The Standard & Poor's 500 Index retreated from a five-year high as disappointing US housing numbers failed to offer confidence.
In afternoon trading in New York, the Dow Jones Industrial Average slipped 0.06 percent, the Standard & Poor's 500 Index fell 0.42 percent, while the Nasdaq Composite Index shed 0.55 percent. The S&P 500 yesterday closed at 1530.94 the highest in five years and within 35 points of its all-time record high.
"The market seems very tired and listless, and investors are prone to take profits now as they wait for the music to stop," Matt McCormick, money manager at Bahl & Gaynor in Cincinnati, told Reuters.
Economic reports released today provided a mixed picture.
Total housing starts fell to an 890,000 rate last month, which was lower than forecast, even as builders broke ground on 613,000 houses at an annualised rate in January, the most since July 2008.
The data follows yesterday's surprise slide in US home builder confidence this month.
Separately, the producer-price index rose 0.2 percent in January, after declining 0.3 percent in December.
Minutes from the Federal Open Market Committee's January meeting are due later today.
Minutes from the Bank of England's most recent meeting, released earlier today, helped bolster the FTSE 100 index up 0.3 percent as they showed a growing bias towards expanding stimulus measures.
Governor Mervyn King was among the three members of the nine-member committee who voted in favour of boosting the central bank's current asset purchase programme by £25 billion to £400 billion.
"A case could ... be made for undertaking additional asset purchases at this meeting," according to the minutes of the meeting held on February 6 and 7. "The degree of slack in the economy, and the likely positive response of supply capacity to increased demand, meant that higher output growth would not necessarily lead to any material additional inflationary pressure."
Europe's Stoxx 600 Index ended the day with a 0.3 percent drop from the previous close. In Germany, the DAX weakened 0.3 percent and in France, the CAC 40 lost 0.7 percent.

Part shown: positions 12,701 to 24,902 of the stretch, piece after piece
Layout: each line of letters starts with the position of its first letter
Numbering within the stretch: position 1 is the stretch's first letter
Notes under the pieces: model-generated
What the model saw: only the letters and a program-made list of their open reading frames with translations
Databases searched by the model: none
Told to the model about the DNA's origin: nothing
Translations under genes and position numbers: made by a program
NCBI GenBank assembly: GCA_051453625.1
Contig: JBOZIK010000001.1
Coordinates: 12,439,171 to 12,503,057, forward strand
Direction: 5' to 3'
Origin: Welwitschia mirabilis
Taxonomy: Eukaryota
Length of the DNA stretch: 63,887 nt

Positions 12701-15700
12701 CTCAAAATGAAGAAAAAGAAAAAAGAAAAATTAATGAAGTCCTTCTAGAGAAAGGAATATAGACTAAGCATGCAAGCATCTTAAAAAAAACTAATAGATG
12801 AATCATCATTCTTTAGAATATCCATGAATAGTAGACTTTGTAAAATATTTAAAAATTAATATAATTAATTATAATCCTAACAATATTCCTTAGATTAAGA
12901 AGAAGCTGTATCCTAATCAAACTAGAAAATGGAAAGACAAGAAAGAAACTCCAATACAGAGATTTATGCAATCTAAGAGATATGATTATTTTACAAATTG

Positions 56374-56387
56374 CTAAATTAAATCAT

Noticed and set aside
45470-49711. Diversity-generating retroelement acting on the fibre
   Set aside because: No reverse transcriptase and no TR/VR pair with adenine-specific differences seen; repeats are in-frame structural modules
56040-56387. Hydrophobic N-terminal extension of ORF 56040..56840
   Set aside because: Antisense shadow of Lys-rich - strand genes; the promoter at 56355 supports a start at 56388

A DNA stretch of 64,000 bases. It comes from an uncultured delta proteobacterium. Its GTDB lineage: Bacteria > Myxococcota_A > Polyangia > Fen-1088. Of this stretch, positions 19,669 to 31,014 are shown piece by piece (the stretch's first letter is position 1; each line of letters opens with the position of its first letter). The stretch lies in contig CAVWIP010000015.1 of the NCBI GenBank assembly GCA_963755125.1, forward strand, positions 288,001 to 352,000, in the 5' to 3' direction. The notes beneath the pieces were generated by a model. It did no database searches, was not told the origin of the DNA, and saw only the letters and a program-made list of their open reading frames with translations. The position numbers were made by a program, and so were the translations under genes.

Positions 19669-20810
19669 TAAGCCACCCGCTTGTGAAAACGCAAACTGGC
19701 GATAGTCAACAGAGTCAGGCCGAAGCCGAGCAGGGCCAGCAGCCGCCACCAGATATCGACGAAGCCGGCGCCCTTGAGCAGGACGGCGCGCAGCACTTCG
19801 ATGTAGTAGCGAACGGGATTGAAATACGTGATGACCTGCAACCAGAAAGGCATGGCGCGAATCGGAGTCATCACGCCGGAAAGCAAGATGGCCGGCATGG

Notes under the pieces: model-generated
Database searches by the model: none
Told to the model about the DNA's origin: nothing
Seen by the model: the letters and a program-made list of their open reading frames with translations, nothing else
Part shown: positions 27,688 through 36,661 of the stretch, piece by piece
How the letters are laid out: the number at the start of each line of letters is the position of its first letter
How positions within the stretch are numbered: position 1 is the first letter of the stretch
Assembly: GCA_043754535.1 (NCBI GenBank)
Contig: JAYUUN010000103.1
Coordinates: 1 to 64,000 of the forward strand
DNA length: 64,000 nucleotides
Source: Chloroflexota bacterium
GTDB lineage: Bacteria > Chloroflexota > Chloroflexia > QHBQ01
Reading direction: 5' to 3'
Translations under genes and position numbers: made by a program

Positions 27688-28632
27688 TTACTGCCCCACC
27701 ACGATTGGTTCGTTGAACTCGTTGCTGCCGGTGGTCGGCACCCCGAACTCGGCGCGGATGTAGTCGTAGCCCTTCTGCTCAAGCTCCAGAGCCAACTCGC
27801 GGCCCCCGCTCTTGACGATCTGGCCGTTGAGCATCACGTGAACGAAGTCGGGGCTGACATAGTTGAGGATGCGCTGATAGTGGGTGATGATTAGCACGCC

German Chancellor Angela Merkel defended the value of the euro. The common currency, last trading at $US1.3375, has strengthened more than 10 percent in the past seven months.
"We have to say that euro exchange rates between $US1.30 and $US1.40 are part of the normality of the history of the euro," she told an event marking 50 years of the German government's council of economic advisers, according to Bloomberg.
All is not well across Europe though. EU member Cyprus is at risk of defaulting, Standard & Poor's today warned, an event that could renew sovereign debt risks.
And in Greece, thousands of workers took to the streets to protest yet again against the government's continuing austerity measures.
This article is tagged with the following keywords. Find out more about MyNBR Tags
- Trade wars: China strikes back with tariffs on US fruit, pork and pipes
- Finance minister calls for more KiwiSaver funds to be invested locally
- MARKET CLOSE: NZ shares drop 1% on global selloff, US stocks stumble on Trump about-face
- Shane Jones urges Air New Zealand to work with regional airlines
- Tax Working Group can’t dress up tax as a fix to broken housing market
Most listened to
- Big data has vulnerabilities too, and breach notification protects everyone, says Aura's Peter Bailey
- “Everybody’s run with it, to an amazing degree,” says Aratoi's Barbara Roydhouse of an auction featuring significant art works
- Tim Hunter on CBL's French subsidiary
- Wellington Council's Jacqui Hastie on the earthquake strengthening progress
- FSC boss Kim Carstensen urges foresters to stay the course
- NBR Radio: The best interviews – updated daily, with Grant Walker